Prof. Timo HARTMANN
Technical University of Berlin
Presentation Topic: Engineering the natural and built environment: From today’s knowledge into future visions
Professor for Systems Engineering at the Technical University of Berlin, Germany.
In his research and practical work, he explores new digital possibilities and methods to support and improve the design process of civil engineering systems. He believes that digital methods allow to deliver engineering designs significantly quicker and it much higher quality, but reaching this goal is only possible under consideration of both technical and social factors. Timo received his Ph.D. from Stanford University where he was a student at the Center for Integrated Facility Management. He also received a Diploma in Civil Engineering and his Masters of Computational Mechanics from the Technical University Munich. His work has been published for example in Advanced Engineering Informatics, Design Studies, Journal of Construction Engineering and Management, Building Research and Information, Journal of Computing in Civil Engineering and ITCON. Timo is co-editor in chief of Advanced Engineering Informatics, a journal focusing on exploring how advanced computational methods can help to formalize complex engineering knowledge. He is also an assistant speciality editor for the Journal of Construction Engineering and Management and deputy editor of Construction, Engineering. In his career, Timo has worked in a variety of different practical and research fields, including design management, Finite Element software development and energy simulation of buildings, and railway and road modelling. In particular, he, for example, worked with Arcadis, Autodesk, Parsons Brinckerhoff (USA), Turner Construction (USA), Max Boegl (Germany) and Zelan construction (Malaysia) on large construction projects such as the Fulton Street Transit Center project in New York City, the Sutter Medical Health Center in Sacramento, the Teluk Gong 720MW CCGT Panglima Power Plant in Malaysia, or the Doyle Drive Project in San Francisco.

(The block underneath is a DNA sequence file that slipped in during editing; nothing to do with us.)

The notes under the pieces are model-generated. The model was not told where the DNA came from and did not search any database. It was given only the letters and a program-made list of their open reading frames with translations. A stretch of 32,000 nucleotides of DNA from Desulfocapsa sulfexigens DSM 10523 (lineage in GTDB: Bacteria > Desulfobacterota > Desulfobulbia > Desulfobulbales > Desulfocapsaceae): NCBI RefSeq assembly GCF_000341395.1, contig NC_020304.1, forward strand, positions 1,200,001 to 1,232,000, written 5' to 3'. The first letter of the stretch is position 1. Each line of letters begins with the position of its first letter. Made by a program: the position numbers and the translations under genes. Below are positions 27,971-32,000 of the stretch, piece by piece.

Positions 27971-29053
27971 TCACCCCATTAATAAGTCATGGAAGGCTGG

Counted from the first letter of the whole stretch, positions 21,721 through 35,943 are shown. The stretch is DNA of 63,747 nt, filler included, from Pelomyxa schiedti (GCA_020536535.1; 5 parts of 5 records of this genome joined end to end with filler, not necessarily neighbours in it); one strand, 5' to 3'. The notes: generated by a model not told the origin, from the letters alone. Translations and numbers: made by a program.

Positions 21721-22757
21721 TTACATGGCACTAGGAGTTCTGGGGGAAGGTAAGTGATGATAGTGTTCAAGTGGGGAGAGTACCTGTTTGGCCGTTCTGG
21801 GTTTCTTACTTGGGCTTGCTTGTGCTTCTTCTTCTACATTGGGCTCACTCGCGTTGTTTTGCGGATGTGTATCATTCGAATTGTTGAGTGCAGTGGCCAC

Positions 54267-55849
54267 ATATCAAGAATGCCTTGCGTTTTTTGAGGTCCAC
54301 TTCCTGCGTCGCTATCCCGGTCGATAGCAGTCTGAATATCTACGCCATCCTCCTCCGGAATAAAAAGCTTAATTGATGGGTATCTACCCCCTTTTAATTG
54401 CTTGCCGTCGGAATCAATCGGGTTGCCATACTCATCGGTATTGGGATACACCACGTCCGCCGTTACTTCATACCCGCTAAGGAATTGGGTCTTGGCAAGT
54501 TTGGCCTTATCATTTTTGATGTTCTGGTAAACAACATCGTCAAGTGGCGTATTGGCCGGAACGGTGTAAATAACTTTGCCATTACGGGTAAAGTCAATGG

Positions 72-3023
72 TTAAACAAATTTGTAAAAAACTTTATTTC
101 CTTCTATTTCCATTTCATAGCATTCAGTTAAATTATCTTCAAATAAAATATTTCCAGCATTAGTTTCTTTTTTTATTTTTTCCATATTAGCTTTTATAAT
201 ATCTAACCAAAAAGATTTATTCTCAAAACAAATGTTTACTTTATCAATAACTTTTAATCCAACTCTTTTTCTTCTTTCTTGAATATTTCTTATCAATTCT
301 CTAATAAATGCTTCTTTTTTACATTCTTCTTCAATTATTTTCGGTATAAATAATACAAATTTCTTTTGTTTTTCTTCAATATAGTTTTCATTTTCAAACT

To tackle the social and natural challenges around our built and natural environment we need to significantly change how we design and engineer projects. Considering pressing needs to adapt to demographic changes, population growth, and global warming, engineers will need to design much faster to a much higher quality. Digital methods and technologies can help, but to leverage their full potential two mind shifts are required: we need to change how we work with data and we need to restructure our design/engineering processes from providing ready solutions to exploring the generic structure of the design problem at hand. During the talk, I will discuss the required mind-shifts using examples from our ongoing research work. The presentation will close with my suggestion for a university curriculum for educating the built and natural environment engineers of the future that we implemented at the TU Berlin.
Prof. Young Hoon KWAK
George Washington University
Presentation Topic: Economics of Facility Standardization: Case Studies
Faculty member in the Department of Decision Sciences and director of International Center for Project Management at The George Washington University School of Business (GWSB) in Washington, D.C.
He is also a visiting professor at faculty of economics and business administration at Ghent University in Belgium. Dr. Kwak is Editor-in-Chief of the Journal of Management in Engineering, Specialty Editor of the Case Studies section for the Journal of Construction Engineering and Management, and Department Editor of Project Management for IEEE Transactions on Engineering Management. Dr. Kwak’s primary research interests include project, program, and portfolio management. His sector interests are in engineering, construction, infrastructure, and built environment.
Young Hoon Kwak, Ph.D.
Department of Decision Sciences
The George Washington University
Washington, DC 20052
This CII research seeks to determine the potential of standardization by obtaining a better understanding of upstream, midstream, and mining (UMM) sector and determining the cost of added/strained capacity (from standardization), and identifying the fundamental tradeoffs with design standardization. Implementation of standardization techniques shows that performance levels met or exceeded for all performance metrics, including cost-effectiveness, agility, predictability, safety, and quality. Also, a standardization decision model is presented to assist the industry needs to learn when and how to analyze and justify standardization, and how to exploit its benefits to achieve higher levels of facility standardization in the UMM sector.
Prof. Carl HAAS
University of Waterloo
Presentation Topic: Construction and Deconstruction: moving the built environment toward a circular economy
Chair of the Department of Civil and Environmental Engineering, and a University Research Chair at the University of Waterloo, Canada.